The ability to afford theme park visits is a good proxy for the financial health of the middle class. The parks that Walt Disney (NYSE: DIS) runs require the visitor to pay for airline tickets and mid-tier hotels and to have hundreds of dollars to enter the establishments, eat and drink for a day or more.
Disney’s earnings rose 24% in the most recently reported quarter to $2.52 per share. The entertainment company credited an increase in pay TV revenue and improved results at its parks. Parks and resorts revenue rose 11% in during the quarter to $3.1 billion. Operating income for the division was higher by 33% to $421 million.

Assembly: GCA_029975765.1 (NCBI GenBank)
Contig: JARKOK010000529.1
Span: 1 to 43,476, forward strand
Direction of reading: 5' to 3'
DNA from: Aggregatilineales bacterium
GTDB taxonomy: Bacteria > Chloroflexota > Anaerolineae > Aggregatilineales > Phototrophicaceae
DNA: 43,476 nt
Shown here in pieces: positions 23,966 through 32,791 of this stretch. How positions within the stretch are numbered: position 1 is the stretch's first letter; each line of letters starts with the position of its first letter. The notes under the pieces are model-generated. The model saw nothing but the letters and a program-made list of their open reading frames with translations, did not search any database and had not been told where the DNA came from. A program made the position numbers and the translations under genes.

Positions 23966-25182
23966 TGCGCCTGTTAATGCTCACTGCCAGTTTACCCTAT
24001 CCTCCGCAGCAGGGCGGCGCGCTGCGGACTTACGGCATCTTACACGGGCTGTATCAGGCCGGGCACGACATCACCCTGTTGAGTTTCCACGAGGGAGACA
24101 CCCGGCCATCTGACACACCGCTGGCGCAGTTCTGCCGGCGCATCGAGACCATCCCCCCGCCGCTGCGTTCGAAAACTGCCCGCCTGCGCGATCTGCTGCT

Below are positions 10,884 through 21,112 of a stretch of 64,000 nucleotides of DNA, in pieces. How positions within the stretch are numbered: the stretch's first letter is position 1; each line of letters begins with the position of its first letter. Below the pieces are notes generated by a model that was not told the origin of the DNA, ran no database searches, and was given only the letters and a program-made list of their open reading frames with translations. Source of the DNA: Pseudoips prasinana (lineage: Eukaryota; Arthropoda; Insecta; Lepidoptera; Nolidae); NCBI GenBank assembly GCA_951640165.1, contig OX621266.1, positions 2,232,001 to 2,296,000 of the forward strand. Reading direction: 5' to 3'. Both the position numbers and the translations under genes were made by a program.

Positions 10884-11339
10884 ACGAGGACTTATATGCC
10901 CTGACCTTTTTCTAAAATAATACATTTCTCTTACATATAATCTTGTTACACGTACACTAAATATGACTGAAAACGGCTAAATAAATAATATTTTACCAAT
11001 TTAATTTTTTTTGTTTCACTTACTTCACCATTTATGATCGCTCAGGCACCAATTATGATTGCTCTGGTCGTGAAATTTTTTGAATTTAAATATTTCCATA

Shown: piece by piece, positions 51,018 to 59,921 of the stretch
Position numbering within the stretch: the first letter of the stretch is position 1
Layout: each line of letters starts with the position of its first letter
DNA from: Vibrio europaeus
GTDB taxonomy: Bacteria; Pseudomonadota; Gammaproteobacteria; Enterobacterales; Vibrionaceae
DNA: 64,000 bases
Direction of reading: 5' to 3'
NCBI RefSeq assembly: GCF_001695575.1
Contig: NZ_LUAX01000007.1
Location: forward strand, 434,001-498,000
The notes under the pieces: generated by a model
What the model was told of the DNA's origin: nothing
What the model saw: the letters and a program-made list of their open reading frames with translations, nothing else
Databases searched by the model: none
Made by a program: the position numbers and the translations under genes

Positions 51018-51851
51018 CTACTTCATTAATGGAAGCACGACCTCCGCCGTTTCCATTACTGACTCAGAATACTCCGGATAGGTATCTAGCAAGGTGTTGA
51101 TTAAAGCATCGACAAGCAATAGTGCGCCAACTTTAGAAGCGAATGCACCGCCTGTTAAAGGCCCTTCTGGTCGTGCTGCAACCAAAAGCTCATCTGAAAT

Management’s comment about the results was that “Higher operating income at our domestic parks and resorts was driven by increased guest spending and, to a lesser extent, attendance, partially offset by increased costs. Increased guest spending reflected higher average ticket prices, daily hotel room rates and food, beverage and merchandise spending.”
Increasingly, economists say that Americans believe the U.S. economy never exited that recession. Americans, they say, can barely afford the $3.50 per gallon gas that they need to put in their cars to get to work, school or the store. The situation might not be that dire if so many consumers can afford to go to Disneyland.
Douglas A. McIntyre